"It's about that euphoria of finding the music you love in physical form": An interview with White Label Records' Darren Dubwise

"It's about that euphoria of finding the music you love in physical form": An interview with White Label Records' Darren Dubwise

Record Store Day is a sacred event for fans of music who are heavily invested in preserving the sounds they love in a physical form that has endured throughout generations. In Singapore, Darren Dubwise is a known aficionado, collector and passionate advocate of the vinyl record. From his platform #vinyloftheday, to co-helming White Label Records, a record store, café and restaurant, he is a true believer in the power of the format.

Below, we speak to him about his journey through the wheels of steel.

How did you get into collecting vinyl records?

Wow. It all came from the love of music at a very young age. I grew up listening to obscure music and back in the day, all those wouldn't be available on CDs; only on vinyl records. I was also in charge of ordering records at my previous job at HMV. All of them led up to this point.

Many years later, what still draws you to vinyl records?

The love of music never ends. Coupled with the joy of discovering something new, something old, something forgotten.

Why not digital?

Digital is good to discover music on the fly but once you find this artist you love, there comes the urge of owning and encountering the physical record out in the wild. I like being forced with the decision of buying it, although it’s always a losing battle.

The "hunt" for vinyl records is an integral part of being a collector. What does that mean to you?

It’s about never really knowing what you're going to find but when you do, it becomes a memory. It'll trigger an emotional response; it's about that euphoria of finding the music you love in physical form.

When you go for these hunts, do you consciously go expecting to find something?

There are definitely certain records or artists that I would want to search for. Most of the time, I find myself very lucky to always find what I'm looking for. It's always best to go in with an open mind; to discover what is there. You might find weird record sleeves or artists whom you've never heard of. Nowadays, you can search the artists on your phone to hear what he/she/they sound like but previously, we weren't that fortunate, so it's a gamble.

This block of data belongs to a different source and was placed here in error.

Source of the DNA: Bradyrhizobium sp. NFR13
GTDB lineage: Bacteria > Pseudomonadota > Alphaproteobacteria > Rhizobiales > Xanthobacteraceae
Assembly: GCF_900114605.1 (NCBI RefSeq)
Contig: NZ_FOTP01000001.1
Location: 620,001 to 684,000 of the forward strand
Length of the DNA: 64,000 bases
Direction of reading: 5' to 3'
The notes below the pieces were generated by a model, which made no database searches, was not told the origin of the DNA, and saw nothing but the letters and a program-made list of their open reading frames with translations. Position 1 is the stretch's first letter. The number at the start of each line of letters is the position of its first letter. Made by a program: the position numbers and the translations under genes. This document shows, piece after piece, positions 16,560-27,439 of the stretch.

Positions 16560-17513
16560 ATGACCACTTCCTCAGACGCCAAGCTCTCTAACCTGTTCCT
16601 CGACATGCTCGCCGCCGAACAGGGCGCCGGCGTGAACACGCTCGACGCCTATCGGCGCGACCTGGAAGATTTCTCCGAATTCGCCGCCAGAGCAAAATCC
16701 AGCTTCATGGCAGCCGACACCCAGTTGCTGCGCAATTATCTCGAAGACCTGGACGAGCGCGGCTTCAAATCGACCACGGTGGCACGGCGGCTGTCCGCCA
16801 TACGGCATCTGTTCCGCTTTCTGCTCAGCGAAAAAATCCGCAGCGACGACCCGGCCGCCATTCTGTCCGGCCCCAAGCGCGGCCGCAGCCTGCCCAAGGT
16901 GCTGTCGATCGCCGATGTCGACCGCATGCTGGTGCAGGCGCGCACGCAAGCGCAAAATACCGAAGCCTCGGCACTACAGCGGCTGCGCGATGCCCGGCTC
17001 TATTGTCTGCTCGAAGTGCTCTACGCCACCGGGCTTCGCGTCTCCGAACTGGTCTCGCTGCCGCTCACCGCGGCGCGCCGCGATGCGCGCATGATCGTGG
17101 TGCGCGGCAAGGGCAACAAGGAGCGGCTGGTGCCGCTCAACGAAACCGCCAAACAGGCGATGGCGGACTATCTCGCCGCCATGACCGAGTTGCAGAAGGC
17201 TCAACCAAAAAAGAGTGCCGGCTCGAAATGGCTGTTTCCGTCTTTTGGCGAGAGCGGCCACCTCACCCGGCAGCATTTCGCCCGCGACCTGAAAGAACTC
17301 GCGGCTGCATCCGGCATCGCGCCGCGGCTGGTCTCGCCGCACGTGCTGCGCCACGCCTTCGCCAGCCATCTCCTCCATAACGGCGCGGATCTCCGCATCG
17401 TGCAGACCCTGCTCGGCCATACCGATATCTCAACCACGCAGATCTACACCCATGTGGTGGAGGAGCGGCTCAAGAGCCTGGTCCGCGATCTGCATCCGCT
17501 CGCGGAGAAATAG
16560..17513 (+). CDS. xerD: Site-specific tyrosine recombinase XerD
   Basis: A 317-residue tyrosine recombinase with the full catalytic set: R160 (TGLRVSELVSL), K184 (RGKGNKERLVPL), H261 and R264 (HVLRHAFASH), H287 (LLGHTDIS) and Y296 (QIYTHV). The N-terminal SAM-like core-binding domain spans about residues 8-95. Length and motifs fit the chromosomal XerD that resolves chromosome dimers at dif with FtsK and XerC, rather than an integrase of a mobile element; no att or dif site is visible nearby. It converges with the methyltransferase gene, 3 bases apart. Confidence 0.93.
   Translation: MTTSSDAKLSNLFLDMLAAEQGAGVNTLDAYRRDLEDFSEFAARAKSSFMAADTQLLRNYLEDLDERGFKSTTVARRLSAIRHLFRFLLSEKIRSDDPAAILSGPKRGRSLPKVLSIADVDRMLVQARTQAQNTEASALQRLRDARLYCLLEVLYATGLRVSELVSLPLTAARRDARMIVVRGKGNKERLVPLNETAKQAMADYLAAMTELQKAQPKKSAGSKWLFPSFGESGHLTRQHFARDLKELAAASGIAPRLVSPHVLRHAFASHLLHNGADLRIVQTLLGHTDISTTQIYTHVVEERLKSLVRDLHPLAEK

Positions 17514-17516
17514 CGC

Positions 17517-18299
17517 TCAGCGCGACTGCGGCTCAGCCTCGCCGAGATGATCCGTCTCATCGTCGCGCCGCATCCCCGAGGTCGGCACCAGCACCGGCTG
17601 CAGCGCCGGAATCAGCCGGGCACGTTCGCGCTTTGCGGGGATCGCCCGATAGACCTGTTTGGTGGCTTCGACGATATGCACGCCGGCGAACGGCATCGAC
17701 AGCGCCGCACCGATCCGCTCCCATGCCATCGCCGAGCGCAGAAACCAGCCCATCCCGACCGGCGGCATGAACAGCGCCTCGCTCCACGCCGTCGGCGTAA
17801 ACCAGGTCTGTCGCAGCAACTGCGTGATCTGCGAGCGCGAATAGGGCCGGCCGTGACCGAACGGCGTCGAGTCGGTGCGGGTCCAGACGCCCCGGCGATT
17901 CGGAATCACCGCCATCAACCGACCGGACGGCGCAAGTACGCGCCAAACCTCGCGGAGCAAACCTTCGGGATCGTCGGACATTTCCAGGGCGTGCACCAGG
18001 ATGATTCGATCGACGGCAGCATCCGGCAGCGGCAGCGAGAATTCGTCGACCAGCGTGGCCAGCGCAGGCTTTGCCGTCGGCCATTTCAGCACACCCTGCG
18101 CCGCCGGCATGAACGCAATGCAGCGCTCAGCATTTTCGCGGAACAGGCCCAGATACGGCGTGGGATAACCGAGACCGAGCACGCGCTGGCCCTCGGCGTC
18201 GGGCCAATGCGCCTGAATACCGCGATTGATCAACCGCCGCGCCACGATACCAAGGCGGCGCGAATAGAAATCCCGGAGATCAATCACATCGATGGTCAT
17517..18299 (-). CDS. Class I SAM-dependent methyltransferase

The sound of a vinyl record is what most vinyl advocates champion. 

It has never been about the superior sound quality. For me, it's more of the emotional attachment to the piece of music and the memory of where I found it.

What about the fact that "bigger size = artwork"? Do you agree with that?

Of course. Nowadays, it's more of a statement. If you like the artist, there will be an attachment to the artwork. Compared to a CD, it is larger and you’ll be able to admire it better.

What's the personal importance of Record Store Day to you?

It's about recognising the impact that independent record stores/labels have had on the entire music industry. It's also about the relationship between the consumer and the records themselves and how you would be able to discover an underground artist you've never heard before.

Lately, there has been an issue about blockbuster artists releasing stuff on Record Store Day. How do you feel about that?

I've no qualms about that. Record Store Day has been going on for so long that major labels/artists would eventually jump on the bandwagon to be relevant. It's always nice to have a format that your fans can connect to. If it leads to Taylor Swift fans buying vinyl records of obscure artists then it's all good.

Can you tell us more about the curation/selection process at White Label Records?

What we try to do is to curate music that we're passionate about, which is soul, funk and electronic. I wouldn't say that we're a convenience store for vinyl records; you’re not going to find The Beatles or Queen. We veer away from that and introduce more under-represented or undiscovered artists.

Tell us about the most treasured record you own.

Larry Levan: Live At Paradise Garage. It's not an old or rare record, in any sense. I found it in a record store while in Tokyo. It was a record that I've wanted to get for a long time – I could've gotten it online – but when I found it and physically held it, I knew instantly I had to get it. It was fated that I should get it.

Take a look at selections from Darren's personal collection, as well as exclusive White Label Records stock below.

Vanessa Fernandez – When The Levee Breaks

Satan! – Kingbreaker

Xhin – SHIFT LTD 001

The Analog Girl – Tonight Your Love

Intriguant – Recluse

Midnight Shift

Dru Chen – Mirror Work

The Observatory/Acid Mothers Temple & The Melting Pariso U.F.O – Trails To The Cosmic Vibrations

The Padres – What's Your Story

Fzpz – Hidden Personas

Shelves – Shelves